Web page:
Updated: 12/20/10 5:47 p.m.

CHICAGO (CBS) — There’s a new scientific study in the news that says alarming amounts of a cancer-causing metal have been found in Chicago drinking water. CBS 2’s Vince Gerasole reports.

It’s the same metal that was cause for concern in the docu-drama, “Erin Brockovich.”

The researchers, who found varying amounts in the water supplies of over two dozen U.S. cities, say federal guidelines don’t require municipalities like Chicago to test for it or limit its presence in drinking water.

Mixed in the billion gallons a day that Chicago pumps to its citizens, environmental watchdogs have detected a dangerous metal, known simply as “Chromium-6.”

In excessive amounts, Chromium-6 presents a risk of stomach cancer.

Scientists at the independent Environmental Working Group have found concerning levels in Chicago and 30 other U.S. cities.

“What surprised me most was just how widespread this chemical was in our tap water,” said researcher Rebecca Sutton.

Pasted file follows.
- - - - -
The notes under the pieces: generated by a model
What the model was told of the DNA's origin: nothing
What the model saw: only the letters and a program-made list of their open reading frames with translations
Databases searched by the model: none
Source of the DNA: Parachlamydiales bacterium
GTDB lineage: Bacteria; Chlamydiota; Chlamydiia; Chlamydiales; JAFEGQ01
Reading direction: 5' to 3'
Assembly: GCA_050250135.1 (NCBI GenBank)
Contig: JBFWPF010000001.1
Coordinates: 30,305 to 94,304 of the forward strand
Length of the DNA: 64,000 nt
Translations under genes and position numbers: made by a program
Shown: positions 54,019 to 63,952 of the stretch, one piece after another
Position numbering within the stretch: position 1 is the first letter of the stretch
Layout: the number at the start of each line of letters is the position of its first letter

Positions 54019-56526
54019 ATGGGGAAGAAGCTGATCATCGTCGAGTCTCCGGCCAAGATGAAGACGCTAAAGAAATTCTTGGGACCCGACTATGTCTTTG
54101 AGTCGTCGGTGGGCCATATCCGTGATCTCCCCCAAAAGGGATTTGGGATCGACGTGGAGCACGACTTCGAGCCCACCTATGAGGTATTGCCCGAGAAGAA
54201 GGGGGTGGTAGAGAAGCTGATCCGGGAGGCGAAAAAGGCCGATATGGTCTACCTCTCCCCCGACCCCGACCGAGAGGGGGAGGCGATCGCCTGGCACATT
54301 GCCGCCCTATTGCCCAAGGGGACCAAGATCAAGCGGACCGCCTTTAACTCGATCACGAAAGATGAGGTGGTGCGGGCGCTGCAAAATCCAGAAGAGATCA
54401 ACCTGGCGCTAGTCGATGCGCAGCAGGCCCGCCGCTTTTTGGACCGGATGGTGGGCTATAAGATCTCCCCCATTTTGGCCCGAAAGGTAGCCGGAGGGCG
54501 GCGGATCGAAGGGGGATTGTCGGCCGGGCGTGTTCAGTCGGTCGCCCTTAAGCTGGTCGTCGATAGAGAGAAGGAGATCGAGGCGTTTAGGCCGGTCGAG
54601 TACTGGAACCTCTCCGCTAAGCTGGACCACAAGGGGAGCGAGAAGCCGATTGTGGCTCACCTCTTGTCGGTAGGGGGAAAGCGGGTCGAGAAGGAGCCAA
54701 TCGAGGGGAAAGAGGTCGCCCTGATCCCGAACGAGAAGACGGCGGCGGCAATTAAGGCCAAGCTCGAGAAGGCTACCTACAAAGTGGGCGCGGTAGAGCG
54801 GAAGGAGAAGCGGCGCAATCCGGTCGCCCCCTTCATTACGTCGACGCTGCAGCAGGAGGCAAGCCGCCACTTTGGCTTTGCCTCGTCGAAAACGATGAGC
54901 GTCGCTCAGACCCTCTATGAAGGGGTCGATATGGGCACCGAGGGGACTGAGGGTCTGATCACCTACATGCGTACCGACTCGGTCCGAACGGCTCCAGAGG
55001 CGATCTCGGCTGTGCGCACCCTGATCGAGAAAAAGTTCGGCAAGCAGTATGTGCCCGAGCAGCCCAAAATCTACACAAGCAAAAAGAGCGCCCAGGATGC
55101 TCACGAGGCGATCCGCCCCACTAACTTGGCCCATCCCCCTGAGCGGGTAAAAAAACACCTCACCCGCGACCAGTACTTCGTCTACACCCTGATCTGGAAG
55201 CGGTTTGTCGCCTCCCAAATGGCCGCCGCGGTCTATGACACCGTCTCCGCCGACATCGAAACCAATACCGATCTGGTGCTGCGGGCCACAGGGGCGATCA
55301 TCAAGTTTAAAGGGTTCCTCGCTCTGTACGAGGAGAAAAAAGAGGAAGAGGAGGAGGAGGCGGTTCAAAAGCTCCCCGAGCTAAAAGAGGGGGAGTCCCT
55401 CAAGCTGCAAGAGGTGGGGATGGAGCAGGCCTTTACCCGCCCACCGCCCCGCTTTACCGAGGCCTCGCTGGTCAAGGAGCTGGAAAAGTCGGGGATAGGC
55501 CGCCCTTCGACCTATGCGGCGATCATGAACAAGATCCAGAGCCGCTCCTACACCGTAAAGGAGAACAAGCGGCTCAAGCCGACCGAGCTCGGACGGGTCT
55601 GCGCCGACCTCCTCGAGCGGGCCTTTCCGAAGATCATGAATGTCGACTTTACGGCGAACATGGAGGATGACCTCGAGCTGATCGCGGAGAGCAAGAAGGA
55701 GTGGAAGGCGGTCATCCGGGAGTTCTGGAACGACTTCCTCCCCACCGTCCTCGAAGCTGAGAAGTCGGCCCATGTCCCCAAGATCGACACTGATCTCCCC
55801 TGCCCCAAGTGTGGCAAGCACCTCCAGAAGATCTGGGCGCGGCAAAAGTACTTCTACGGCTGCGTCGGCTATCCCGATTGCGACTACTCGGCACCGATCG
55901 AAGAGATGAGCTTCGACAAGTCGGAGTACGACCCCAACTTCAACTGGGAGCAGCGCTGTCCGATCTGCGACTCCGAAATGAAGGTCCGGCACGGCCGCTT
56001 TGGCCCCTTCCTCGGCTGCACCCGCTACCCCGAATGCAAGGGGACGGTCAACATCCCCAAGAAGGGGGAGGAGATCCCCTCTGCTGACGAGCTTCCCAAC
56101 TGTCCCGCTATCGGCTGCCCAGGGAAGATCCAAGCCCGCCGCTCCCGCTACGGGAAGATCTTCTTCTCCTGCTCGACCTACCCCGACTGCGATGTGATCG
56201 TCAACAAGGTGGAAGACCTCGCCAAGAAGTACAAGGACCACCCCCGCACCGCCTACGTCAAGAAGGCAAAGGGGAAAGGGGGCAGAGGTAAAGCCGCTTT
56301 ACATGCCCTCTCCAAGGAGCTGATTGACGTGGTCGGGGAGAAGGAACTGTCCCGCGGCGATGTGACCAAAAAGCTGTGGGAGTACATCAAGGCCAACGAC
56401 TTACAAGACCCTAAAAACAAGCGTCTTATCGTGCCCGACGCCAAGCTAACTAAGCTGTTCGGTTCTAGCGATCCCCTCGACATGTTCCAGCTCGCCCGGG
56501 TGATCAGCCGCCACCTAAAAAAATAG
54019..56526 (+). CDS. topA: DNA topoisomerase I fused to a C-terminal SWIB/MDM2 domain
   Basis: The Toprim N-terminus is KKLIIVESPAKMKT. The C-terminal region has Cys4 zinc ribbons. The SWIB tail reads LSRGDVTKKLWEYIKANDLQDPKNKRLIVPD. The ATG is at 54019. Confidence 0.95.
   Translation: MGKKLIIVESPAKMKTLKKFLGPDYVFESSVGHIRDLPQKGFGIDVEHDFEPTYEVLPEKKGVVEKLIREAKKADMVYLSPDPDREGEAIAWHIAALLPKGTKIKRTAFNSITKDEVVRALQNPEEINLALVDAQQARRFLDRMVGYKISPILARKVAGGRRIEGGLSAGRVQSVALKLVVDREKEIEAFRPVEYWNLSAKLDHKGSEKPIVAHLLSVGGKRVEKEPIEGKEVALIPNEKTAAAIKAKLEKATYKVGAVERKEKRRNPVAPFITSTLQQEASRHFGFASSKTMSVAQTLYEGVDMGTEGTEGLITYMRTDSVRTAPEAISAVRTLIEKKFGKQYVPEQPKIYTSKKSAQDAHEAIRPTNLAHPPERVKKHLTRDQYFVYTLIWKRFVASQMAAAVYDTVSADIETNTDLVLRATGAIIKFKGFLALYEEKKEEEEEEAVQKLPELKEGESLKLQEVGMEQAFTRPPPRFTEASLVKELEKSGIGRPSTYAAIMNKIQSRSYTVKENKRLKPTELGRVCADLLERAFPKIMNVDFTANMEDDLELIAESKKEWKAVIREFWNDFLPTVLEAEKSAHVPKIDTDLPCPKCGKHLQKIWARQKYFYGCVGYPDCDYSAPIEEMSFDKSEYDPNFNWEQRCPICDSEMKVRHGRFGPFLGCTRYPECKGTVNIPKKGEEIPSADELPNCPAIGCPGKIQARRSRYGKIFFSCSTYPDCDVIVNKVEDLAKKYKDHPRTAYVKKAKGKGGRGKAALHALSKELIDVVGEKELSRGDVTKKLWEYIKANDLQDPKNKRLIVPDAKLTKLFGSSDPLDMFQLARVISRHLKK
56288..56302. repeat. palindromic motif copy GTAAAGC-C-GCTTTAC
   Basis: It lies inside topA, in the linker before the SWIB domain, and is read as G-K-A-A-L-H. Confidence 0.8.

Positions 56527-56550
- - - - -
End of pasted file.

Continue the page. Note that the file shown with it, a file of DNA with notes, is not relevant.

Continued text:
Researches believe the metal may enter the Lake Michigan water source from discharge at nearby steel mills in Indiana.

Specifically, in Chicago drinking water, researchers found .18 parts per billion of the metal. That’s three times a safety limit currently proposed by legislators in the state of California.

“I know this, I know that Chicago water is safe,” said Thomas Powers, Commissioner for Chicago’s Department of Water Management.

Powers points out the city’s drinking water supply exceeds federal guidelines. As his staff reviews the findings, he admits there is currently no test required for the metal.

The Federal Environmental Protection Agency is expected to release new guidelines for Chromium-6 next year.

In a statement, the agency says, “…having new science, we already launched a rigorous and comprehensive review of the effects of Chromium-6 on human health.”

“If they require us to test for Chromium-6, then we are ready to make whatever changes necessary,” said Powers.

For perspective, some researches say you would have to drink two liters of water a day, with the Chromium 6 levels found in Chicago, for 70 years, to have a one in a million chance of getting cancer.

But with new science, the EPA is working to better even those odds.